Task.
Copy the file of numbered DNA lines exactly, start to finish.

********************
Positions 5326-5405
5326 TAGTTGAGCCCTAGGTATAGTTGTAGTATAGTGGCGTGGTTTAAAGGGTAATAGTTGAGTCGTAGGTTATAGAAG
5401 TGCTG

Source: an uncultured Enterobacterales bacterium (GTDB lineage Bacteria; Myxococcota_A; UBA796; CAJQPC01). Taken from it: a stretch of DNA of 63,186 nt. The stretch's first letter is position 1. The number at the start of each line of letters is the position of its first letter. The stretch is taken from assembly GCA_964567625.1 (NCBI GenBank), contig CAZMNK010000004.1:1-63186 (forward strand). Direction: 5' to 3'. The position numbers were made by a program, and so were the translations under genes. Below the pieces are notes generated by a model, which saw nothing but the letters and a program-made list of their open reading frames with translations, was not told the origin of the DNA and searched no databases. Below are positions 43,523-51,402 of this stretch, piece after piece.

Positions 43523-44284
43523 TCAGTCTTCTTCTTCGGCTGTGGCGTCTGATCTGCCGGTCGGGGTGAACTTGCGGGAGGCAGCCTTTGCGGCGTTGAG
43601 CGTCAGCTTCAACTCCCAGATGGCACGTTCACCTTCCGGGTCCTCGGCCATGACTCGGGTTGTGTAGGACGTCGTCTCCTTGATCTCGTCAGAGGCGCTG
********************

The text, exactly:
Positions 5326-5405
5326 TAGTTGAGCCCTAGGTATAGTTGTAGTATAGTGGCGTGGTTTAAAGGGTAATAGTTGAGTCGTAGGTTATAGAAG
5401 TGCTG

Source: an uncultured Enterobacterales bacterium (GTDB lineage Bacteria; Myxococcota_A; UBA796; CAJQPC01). Taken from it: a stretch of DNA of 63,186 nt. The stretch's first letter is position 1. The number at the start of each line of letters is the position of its first letter. The stretch is taken from assembly GCA_964567625.1 (NCBI GenBank), contig CAZMNK010000004.1:1-63186 (forward strand). Direction: 5' to 3'. The position numbers were made by a program, and so were the translations under genes. Below the pieces are notes generated by a model, which saw nothing but the letters and a program-made list of their open reading frames with translations, was not told the origin of the DNA and searched no databases. Below are positions 43,523-51,402 of this stretch, piece after piece.

Positions 43523-44284
43523 TCAGTCTTCTTCTTCGGCTGTGGCGTCTGATCTGCCGGTCGGGGTGAACTTGCGGGAGGCAGCCTTTGCGGCGTTGAG
43601 CGTCAGCTTCAACTCCCAGATGGCACGTTCACCTTCCGGGTCCTCGGCCATGACTCGGGTTGTGTAGGACGTCGTCTCCTTGATCTCGTCAGAGGCGCTG